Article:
Generally speaking, developers are reasonable business men and women. They are simply trying to get a job done. When city officials are presented with a project for approval is it not unreasonable for them to make requests for modifications or improvements based on policies and regulations in order to benefit the public realm? Through implementation of policy the hope is for a better project and a better outcome for all. For the developer, sometimes it takes years of planning and then going back to the drawing board…because Boca has high standards…so for them, that’s the cost of paradise.
Personally, I have been called out for not being development or business friendly. It’s actually just the opposite. Being a forty-year resident, business owner and employee, what I’m looking to accomplish is having the greatest and safest city to live, work and play in South Florida and beyond. I think about the greater good and our future legacy. How do we get the best product in spite of this land grab to build as much as possible? It is important to continue to push for better and not accept the minimum. For us old Boca-ites it’s about understanding growth and learning how to share our community with the new comers, it is a fact of life. So for us, that’s the cost of paradise.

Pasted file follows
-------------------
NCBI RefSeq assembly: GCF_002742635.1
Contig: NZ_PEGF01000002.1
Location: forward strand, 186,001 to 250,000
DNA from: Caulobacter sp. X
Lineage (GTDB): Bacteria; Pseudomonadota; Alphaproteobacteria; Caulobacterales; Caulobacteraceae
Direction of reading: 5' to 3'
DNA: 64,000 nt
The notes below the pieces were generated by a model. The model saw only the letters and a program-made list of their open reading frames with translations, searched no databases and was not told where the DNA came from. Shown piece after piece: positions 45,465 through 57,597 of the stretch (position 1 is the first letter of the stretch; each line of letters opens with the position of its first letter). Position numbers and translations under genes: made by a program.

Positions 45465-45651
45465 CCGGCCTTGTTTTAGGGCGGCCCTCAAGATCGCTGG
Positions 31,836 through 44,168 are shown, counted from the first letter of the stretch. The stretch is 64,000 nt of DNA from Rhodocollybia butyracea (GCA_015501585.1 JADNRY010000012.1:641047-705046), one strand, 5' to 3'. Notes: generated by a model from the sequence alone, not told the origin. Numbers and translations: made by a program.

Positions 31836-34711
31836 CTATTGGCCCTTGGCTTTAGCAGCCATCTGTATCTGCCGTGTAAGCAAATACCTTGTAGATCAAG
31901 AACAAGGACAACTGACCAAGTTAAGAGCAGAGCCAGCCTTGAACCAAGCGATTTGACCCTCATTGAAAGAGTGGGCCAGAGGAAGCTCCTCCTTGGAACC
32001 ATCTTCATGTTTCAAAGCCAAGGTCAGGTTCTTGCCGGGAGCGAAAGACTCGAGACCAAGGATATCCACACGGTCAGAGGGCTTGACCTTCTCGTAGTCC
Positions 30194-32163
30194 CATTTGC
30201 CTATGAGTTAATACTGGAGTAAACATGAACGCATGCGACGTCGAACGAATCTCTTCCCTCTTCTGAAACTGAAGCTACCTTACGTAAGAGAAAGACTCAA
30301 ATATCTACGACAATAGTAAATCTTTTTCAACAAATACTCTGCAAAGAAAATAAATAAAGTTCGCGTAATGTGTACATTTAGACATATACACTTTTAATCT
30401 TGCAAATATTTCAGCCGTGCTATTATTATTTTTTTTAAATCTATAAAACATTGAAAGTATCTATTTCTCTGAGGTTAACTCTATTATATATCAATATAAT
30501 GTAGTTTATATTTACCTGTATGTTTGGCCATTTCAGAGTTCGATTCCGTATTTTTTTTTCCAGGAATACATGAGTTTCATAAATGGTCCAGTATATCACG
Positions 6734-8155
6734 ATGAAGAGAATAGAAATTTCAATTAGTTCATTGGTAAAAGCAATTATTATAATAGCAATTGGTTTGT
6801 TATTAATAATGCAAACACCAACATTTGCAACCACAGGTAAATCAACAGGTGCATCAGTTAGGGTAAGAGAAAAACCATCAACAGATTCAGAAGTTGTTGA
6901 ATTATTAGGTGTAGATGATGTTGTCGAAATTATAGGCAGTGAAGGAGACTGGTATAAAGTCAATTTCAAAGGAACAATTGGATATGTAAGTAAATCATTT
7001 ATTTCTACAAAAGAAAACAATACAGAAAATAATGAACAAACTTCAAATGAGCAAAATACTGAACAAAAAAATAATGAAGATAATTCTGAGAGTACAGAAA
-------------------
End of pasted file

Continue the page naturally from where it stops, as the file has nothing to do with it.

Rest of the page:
Pro this, anti that, whatever… I just want the Boca Raton of the future to continue to be the beautiful paradise that it is known to be.
Let’s hope Ms. O’Rourke’s more reasonable approach to the intersection of community interests with development interests is long lasting.
City Council elections are approaching….Challengers are inevitable and developer interests are currently not happy. The developer has clearly moved to a heightened public interest platform. Profit maximization no longer prevails….Contributing to the public realm is clearly apparent and demonstrated in projects exampled by the Alina, by Camino Square and by University Village.
The ‘resident friendly’ position has prevailed…now the ‘resident responsible’ position must become the guiding light….
As stated by Councilwoman O’Rourke, developers are reasonable business men and woman. Only time will tell if the city staff adopts this new more ‘reasonable’ position outlined by Ms. O’Rourke.